Bribe-takers could risk retirement pay


Floyd Wilbur Dearborn appeared to be just another anonymous midlevel city bureaucrat. But working for Baltimore's Public Works Department paid off for him in a big way.

He reaped more than $100,000 in cash, gifts and yearly vacations to Ocean City in a bid-rigging scheme uncovered two years ago by the city's auditor and state prosecutor.

In March 1992, Dearborn pleaded guilty to accepting the bribes in return for steering lucrative contracts for sanitation equipment to two trucking equipment companies. He was sentenced to a year in jail, fined $10,000 and ordered to repay the city $25,000.

Despite his crime, the motor equipment supervisor was allowed to retire with full benefits. But City Auditor Allan L. Reynolds found that he was not alone.

Two other city workers convicted of bribery and theft were allowed to retire, although one is using his pension to pay restitution.

Another two responsible for writing bids and buying city equipment received pensions after admitting taking gifts from contractors.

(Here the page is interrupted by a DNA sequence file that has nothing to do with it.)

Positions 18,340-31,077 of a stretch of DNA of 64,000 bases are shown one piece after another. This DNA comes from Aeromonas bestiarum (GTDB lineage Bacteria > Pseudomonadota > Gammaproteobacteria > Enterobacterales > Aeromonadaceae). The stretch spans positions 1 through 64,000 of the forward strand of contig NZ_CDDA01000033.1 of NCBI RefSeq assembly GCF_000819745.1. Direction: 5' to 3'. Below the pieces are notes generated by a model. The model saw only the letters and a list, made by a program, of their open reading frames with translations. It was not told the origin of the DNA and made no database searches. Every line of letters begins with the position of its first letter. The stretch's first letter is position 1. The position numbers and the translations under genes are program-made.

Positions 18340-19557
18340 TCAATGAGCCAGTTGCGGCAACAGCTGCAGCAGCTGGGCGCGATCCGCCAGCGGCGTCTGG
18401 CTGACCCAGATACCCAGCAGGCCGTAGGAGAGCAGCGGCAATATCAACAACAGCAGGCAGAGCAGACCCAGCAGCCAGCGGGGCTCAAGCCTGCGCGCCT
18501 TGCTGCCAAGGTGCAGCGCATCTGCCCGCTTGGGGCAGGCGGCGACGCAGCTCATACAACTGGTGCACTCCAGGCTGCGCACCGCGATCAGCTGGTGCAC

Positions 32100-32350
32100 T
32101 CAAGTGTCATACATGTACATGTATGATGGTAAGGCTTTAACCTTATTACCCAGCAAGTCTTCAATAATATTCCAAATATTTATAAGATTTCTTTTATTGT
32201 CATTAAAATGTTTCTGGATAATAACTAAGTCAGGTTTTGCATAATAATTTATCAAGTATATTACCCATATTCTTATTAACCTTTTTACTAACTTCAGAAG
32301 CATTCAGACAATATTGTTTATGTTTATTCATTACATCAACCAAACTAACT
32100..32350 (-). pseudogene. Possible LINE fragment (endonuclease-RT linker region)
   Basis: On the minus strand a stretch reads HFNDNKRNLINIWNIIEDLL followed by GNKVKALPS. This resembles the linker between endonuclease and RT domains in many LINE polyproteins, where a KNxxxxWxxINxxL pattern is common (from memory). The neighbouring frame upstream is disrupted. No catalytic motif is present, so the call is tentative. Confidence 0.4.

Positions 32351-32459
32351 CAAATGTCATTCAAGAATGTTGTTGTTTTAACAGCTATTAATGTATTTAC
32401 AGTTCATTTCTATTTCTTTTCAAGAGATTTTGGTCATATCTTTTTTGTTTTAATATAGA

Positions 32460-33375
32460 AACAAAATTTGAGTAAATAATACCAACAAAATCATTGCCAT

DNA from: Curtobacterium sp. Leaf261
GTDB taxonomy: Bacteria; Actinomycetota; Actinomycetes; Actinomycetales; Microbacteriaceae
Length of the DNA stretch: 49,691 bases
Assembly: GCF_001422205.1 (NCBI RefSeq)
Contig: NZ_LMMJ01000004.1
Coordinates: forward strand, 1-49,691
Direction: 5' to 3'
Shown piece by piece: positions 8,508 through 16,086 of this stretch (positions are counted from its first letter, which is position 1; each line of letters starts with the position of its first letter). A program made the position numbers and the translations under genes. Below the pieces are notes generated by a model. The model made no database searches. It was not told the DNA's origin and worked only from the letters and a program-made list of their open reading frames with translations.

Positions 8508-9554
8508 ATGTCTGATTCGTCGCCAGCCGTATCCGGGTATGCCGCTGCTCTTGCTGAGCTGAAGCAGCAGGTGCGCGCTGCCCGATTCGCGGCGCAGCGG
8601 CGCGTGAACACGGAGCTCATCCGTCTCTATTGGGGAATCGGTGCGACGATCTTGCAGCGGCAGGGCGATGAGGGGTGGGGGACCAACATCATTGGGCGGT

In addition, Mr. Reynolds discovered two current city workers -- ......TC buyer for the Bureau of Purchases and a maintenance supervisor with Public Works -- went on trips paid for by contractors.

The lack of sanctions for breaching the city's ethics law has prompted Mr. Reynolds to call for reforms. His proposals will be debated Nov. 15 by the Board of Ethics.

"People are violating the ethics law, but there's no penalty," Mr. Reynolds said yesterday.

"If cash changes hands, there's pretty clear evidence that they were bribed. But if someone gets a trip or some other gift, there's a tendency not to recognize it as a bribe," he said.

He has proposed a series of measures to deter other employees from accepting merchandise or vacation junkets from companies doing business with the city. They include:

* Requiring city employees and elected officials to swear under oath that the information on their financial disclosure statements is true, a move that would provide criminal penalties for those who lie or deliberately omit items.

* Adding disciplinary measures, from reprimand to dismissal, for employees accepting gifts other than ceremonial awards or honorariums.

* Asking city contractors to swear that they will not offer gifts or trips, and debarring those who do so.

* Prohibiting employees found guilty of breaching the ethics law from retiring with a full city pension.

Alan R. Yuspeh, chairman of the city's ethics panel, agreed that a comprehensive review of the law may be overdue.

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